Lifestyle & Nutrition

Healthy Eating and Exercise for Life. It’s not only the Calorie Control Council’s motto, it’s also a good philosophy for healthy living.

When it comes to healthy eating and weight management, there are lots of ways to build a more nutritious meal, and adopt more sensible eating habits. Registered Dietitian Neva Cochran has these five tips to get you started. You might also want to check out our article here for more ideas.

Start your day with breakfast.

Mom always said it was the most important meal of the day and science confirms this. People who eat breakfast are not only more physically and mentally alert but also eat less the rest of the day. Choose a balanced breakfast with whole grains, fruit and lean protein: scrambled eggs, whole-grain toast and a banana or light Greek yogurt, frozen berries and whole grain cereal. Looking to lower your breakfast calories? Try our Breakfast and Brunch recipes.

Pick protein at every meal.

Protein is key to building and maintaining all the body tissues – bones, muscles, and organs – but new studies attest to its value in promoting satiety, or the feeling of satisfaction and fullness, after eating and keeps you from reaching for a snack an hour or two later. Choose lean meats, poultry, fish, low-fat dairy, beans, soy and nuts. Wonder how much protein is in the foods you eat? Our Food Calorie Calculator also features protein counts.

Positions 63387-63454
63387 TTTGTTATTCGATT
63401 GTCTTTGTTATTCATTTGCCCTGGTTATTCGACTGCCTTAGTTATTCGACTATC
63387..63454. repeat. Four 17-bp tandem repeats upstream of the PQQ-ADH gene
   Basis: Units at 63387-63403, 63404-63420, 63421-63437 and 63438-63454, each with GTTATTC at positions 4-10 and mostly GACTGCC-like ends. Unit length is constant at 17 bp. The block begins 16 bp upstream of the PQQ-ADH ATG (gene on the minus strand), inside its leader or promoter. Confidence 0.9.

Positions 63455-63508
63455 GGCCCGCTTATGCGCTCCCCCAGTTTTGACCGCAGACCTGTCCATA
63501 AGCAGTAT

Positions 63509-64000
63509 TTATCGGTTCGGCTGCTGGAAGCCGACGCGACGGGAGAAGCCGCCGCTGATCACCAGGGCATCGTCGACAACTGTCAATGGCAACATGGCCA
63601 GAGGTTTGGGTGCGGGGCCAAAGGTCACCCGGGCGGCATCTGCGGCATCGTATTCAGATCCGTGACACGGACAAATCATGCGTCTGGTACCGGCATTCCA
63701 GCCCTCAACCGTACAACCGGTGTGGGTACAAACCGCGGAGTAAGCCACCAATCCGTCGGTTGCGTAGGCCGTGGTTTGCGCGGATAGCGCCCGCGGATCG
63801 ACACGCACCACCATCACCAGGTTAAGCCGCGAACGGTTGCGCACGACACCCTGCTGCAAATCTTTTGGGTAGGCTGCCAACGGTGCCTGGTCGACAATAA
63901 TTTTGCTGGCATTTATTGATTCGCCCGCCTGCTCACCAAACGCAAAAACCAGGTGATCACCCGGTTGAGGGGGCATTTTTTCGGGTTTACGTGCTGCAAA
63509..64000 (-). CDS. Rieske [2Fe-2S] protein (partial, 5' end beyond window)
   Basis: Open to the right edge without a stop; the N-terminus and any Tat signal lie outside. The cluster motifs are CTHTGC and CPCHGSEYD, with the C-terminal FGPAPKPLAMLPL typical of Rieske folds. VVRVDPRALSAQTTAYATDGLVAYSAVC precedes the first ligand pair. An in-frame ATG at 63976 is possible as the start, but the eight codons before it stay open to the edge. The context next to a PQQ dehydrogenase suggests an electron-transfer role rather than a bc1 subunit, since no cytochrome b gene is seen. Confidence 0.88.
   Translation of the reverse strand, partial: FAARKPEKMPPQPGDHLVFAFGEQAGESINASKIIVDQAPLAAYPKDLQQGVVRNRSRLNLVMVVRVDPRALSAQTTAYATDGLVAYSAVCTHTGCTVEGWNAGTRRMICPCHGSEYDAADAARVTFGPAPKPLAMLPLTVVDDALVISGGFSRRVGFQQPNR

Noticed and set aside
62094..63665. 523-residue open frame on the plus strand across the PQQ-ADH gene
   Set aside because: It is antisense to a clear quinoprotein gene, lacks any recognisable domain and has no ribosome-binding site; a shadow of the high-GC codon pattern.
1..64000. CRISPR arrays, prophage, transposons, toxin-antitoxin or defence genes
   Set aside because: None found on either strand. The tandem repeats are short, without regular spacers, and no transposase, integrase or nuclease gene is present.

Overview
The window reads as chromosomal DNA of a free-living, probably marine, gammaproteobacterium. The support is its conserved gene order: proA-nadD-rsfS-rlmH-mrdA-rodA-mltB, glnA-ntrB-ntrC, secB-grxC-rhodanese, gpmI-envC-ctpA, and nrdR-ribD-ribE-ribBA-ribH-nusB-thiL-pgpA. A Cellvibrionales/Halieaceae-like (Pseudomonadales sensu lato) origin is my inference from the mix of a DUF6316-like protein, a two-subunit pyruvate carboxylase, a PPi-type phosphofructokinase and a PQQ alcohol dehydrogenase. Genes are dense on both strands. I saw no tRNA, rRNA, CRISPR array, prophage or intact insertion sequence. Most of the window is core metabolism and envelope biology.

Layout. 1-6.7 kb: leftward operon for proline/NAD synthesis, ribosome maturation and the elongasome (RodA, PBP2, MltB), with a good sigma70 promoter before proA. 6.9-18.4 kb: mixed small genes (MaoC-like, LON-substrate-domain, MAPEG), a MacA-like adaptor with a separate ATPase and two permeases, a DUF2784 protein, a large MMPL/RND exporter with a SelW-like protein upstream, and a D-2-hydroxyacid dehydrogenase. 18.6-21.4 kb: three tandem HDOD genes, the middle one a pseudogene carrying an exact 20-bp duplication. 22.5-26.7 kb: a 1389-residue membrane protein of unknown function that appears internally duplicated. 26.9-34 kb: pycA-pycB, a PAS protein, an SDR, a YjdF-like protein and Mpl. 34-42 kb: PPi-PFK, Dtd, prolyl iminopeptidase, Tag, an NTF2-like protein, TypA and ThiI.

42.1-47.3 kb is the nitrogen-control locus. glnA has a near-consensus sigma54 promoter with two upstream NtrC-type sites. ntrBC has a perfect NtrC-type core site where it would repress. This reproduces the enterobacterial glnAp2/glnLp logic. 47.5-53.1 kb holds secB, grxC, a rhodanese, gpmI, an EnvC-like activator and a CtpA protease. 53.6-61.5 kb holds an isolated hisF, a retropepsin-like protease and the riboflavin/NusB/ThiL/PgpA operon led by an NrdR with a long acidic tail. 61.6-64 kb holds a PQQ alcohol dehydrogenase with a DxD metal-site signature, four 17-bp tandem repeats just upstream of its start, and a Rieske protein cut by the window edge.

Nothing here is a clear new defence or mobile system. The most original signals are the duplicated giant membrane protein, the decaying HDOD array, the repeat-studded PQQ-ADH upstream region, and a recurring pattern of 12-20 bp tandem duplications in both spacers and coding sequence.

Focus on eating more fiber.

Like protein, fiber has a filling effect; particularly the soluble fiber found in dry peas and beans, oats, apples, pears, strawberries, cucumbers and carrots. Fiber-filled foods such as crunchy whole grain bread, cereal and pasta require more chewing and provide a texture that makes eating more pleasurable and satisfying. Check the fiber in your meal plan with our Food Calorie Calculator which — in addition to calories — shows fiber, protein and other nutrients.

Fill up with fluid.

Sometimes when you feel hungry you may actually just be thirsty. That’s because the thirst and hunger centers are near each other in the brain so people can mistake thirst for hunger. So drink up but be sure to stick with low and no-calorie beverages like diet soda, light lemonade, iced tea with a sugar substitute or water.

Pare portions.

It’s not always the foods you are eating but the amount that causes weight gain. You can still enjoy some of your favorites but in smaller portions. For instance, choose a kids meal vs. a large burger and fries at a quick service restaurant, opt for two slices of pizza and a side salad instead of the whole pizza and a half-cup of pasta rather than a cup.

Neva Cochran, MS, RDN, LD is a registered dietitian nutritionist based in Dallas. Her background includes work as a nutrition communications consultant to a variety of food and nutrition organizations, including the Calorie Control Council. She is passionate about promoting fact-based food and nutrition information to help people enjoy nutritious eating. Follow her on Twitter @NevaRDLD and check out her blog at